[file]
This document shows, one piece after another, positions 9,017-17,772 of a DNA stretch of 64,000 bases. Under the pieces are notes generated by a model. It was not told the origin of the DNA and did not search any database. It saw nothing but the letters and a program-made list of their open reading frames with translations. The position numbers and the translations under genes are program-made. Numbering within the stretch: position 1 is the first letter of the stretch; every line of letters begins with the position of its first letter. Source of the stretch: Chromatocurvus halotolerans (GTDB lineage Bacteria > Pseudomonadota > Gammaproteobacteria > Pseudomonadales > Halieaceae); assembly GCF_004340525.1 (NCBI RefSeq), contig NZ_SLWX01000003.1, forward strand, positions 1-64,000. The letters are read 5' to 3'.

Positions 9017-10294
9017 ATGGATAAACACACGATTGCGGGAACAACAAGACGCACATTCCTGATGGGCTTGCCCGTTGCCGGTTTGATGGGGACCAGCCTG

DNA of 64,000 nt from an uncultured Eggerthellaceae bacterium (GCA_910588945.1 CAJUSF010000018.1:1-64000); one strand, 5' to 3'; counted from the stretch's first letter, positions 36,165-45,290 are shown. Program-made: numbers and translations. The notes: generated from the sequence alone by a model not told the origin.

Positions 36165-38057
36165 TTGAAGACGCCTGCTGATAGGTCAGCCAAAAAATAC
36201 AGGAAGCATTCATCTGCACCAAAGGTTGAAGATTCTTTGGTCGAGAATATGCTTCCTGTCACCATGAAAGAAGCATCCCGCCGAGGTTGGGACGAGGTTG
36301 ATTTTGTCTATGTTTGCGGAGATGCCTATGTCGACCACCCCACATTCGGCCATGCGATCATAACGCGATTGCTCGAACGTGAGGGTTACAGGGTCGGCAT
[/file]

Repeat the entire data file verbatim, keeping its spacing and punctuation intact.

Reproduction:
This document shows, one piece after another, positions 9,017-17,772 of a DNA stretch of 64,000 bases. Under the pieces are notes generated by a model. It was not told the origin of the DNA and did not search any database. It saw nothing but the letters and a program-made list of their open reading frames with translations. The position numbers and the translations under genes are program-made. Numbering within the stretch: position 1 is the first letter of the stretch; every line of letters begins with the position of its first letter. Source of the stretch: Chromatocurvus halotolerans (GTDB lineage Bacteria > Pseudomonadota > Gammaproteobacteria > Pseudomonadales > Halieaceae); assembly GCF_004340525.1 (NCBI RefSeq), contig NZ_SLWX01000003.1, forward strand, positions 1-64,000. The letters are read 5' to 3'.

Positions 9017-10294
9017 ATGGATAAACACACGATTGCGGGAACAACAAGACGCACATTCCTGATGGGCTTGCCCGTTGCCGGTTTGATGGGGACCAGCCTG

DNA of 64,000 nt from an uncultured Eggerthellaceae bacterium (GCA_910588945.1 CAJUSF010000018.1:1-64000); one strand, 5' to 3'; counted from the stretch's first letter, positions 36,165-45,290 are shown. Program-made: numbers and translations. The notes: generated from the sequence alone by a model not told the origin.

Positions 36165-38057
36165 TTGAAGACGCCTGCTGATAGGTCAGCCAAAAAATAC
36201 AGGAAGCATTCATCTGCACCAAAGGTTGAAGATTCTTTGGTCGAGAATATGCTTCCTGTCACCATGAAAGAAGCATCCCGCCGAGGTTGGGACGAGGTTG
36301 ATTTTGTCTATGTTTGCGGAGATGCCTATGTCGACCACCCCACATTCGGCCATGCGATCATAACGCGATTGCTCGAACGTGAGGGTTACAGGGTCGGCAT